That is also the case with the four madrigals by Giovanni Zamboni, which date from around 1755. The form of the madrigal was a relic of the past; one of the last composers who wrote madrigals was Alessandro Scarlatti (1660-1725). The identity of the composer is a bit of a mystery. These four madrigals are part of a collection of 24, which the composer dedicated to Henry. They are scored for four voices and basso continuo. The composer makes use of madrigalisms, but in a new look. At the same time, these pieces show that counterpoint was not only something of the past, but was still used. That also comes to the fore in the motet Oculi omnium by Niccolò Jommelli. He has become almost exclusively known as a composer of music for the stage, but his oeuvre includes a large number of sacred works, both liturgical and extra-liturgical. In 1749 he had been appointed maestro coadiutore at St Peter's Basilica, "evidently with Henry's support", Leech writes. This motet must have been written at about that time. It is scored for four voices and basso continuo. Jommelli was often criticized for the theatrical features of his church music, but nothing of that is evident here.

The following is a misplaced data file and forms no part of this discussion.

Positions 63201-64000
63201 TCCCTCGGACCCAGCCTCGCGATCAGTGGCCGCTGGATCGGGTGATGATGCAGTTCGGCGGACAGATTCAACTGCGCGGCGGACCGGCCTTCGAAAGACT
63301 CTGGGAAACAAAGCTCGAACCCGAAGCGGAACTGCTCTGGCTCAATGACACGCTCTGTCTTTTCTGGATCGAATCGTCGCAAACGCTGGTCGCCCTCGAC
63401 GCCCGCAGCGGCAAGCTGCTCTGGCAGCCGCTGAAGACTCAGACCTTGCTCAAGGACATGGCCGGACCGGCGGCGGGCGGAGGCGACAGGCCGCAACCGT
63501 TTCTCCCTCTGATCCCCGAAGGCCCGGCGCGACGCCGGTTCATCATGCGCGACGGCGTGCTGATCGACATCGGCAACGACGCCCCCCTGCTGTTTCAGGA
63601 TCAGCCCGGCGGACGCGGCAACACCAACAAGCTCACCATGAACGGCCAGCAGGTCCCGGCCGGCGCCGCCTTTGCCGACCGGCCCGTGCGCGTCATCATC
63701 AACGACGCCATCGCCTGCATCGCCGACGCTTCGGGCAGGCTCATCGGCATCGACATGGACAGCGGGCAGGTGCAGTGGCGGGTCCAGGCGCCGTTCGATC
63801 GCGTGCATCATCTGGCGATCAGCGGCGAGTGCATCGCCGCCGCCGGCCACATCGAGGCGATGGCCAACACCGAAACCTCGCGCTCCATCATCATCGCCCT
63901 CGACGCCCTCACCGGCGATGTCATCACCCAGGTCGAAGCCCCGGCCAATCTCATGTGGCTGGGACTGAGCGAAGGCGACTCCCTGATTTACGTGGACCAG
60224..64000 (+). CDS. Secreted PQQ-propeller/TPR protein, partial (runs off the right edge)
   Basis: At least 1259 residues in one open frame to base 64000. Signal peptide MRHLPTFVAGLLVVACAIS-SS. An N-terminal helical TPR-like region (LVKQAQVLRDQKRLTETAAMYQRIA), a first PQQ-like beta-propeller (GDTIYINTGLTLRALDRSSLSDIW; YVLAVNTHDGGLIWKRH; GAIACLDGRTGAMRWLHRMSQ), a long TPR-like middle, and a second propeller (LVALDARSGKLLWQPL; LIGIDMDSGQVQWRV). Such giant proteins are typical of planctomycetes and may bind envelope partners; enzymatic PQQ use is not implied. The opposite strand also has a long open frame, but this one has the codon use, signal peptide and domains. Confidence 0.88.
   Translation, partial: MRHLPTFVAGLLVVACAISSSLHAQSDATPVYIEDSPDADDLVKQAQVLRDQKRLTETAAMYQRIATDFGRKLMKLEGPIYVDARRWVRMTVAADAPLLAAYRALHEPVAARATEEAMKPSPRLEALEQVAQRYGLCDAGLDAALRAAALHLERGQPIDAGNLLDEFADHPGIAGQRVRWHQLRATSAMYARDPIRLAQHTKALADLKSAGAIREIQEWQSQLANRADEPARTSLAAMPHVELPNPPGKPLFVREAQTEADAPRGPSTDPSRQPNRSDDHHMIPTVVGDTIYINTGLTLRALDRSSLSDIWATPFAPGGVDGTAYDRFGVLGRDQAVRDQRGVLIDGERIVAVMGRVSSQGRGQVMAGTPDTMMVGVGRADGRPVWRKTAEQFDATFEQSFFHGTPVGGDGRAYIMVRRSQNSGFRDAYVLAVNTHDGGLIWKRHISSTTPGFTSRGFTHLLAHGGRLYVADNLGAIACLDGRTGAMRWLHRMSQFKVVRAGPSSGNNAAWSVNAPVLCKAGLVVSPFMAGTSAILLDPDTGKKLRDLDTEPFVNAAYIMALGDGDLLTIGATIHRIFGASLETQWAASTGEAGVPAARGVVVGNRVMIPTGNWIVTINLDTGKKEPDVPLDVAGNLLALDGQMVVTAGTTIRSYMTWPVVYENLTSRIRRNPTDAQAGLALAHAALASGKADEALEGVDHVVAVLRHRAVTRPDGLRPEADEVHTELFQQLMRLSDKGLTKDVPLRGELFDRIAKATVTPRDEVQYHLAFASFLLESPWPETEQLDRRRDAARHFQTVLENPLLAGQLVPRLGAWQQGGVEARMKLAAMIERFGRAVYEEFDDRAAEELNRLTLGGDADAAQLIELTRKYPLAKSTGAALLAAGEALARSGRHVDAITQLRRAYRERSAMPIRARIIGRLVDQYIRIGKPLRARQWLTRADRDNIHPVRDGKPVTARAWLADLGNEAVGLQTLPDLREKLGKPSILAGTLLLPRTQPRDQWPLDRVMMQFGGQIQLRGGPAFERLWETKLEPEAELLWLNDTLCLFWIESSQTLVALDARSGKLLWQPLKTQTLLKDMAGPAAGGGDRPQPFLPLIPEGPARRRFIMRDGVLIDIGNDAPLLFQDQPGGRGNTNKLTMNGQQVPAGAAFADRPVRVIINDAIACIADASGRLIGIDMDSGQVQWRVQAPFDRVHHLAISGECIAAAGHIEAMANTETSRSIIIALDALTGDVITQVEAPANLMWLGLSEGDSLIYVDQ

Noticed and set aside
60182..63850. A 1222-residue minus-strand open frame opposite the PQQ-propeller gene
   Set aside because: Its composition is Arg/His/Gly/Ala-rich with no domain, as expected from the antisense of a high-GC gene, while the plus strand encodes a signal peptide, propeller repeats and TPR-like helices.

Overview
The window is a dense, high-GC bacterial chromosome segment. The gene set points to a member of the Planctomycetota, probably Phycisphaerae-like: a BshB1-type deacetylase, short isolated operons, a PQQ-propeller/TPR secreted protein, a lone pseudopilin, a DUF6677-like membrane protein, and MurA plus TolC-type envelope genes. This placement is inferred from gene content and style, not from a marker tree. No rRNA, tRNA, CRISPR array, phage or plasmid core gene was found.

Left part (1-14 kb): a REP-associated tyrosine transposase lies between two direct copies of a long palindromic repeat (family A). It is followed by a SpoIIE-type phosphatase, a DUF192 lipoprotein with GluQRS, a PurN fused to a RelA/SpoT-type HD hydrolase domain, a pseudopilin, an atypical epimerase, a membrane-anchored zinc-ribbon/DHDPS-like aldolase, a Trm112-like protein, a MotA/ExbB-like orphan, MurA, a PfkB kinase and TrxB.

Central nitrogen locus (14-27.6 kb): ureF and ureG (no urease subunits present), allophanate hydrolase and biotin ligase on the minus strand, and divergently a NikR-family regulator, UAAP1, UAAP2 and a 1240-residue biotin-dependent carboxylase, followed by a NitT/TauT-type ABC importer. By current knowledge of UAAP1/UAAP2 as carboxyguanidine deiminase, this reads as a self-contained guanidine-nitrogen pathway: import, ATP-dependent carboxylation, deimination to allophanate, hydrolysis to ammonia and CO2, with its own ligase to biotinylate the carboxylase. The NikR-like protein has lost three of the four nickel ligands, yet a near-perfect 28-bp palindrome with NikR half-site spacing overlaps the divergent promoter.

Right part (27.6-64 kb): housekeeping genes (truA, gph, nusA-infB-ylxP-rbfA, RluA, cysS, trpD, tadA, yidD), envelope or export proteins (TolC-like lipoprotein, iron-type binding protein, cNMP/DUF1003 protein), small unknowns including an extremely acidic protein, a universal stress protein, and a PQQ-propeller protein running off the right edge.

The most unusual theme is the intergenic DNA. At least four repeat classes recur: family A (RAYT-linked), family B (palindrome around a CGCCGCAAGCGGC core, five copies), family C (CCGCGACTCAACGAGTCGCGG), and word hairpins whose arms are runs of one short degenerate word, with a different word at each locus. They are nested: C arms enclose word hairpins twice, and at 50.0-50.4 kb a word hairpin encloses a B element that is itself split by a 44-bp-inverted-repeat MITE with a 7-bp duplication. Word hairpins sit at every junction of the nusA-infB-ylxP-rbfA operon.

Sebastiano Bolis is connected to the later stages of Henry's life. He was appointed maestro di cappella of San Lorenzo in 1778, as successor to Costanzi. In this position he served Henry for nearly twenty years. He is a completely unknown quantity, who is not mentioned in any music encyclopedia. His music has survived only in manuscript in a relatively small number of sources, among them the important Santini library in Münster (Germany). The pieces recorded here are stylistically different. Laudate pueri Dominum is probably the latest work, dating from 1791. It is an almost frivolous piece, which one - without knowing the text - could easily take for a secular work. The Miserere is a more substantial work, dating from 1790, and written in alternatim style, in which verses for soloists and/or tutti alternate with plainchant. The Letanie della Madonna Santissima is a mixture of polyphony and homophony, for solo voices and choir, with basso continuo. The disc opens with three of the five Assoluzzione, "a liturgy traditionally performed only at the funerals of ecclesiastical persons of the rank of Bishop or above" (booklet). These are almost entirely dominated by homophony, and scored for four voices and basso continuo.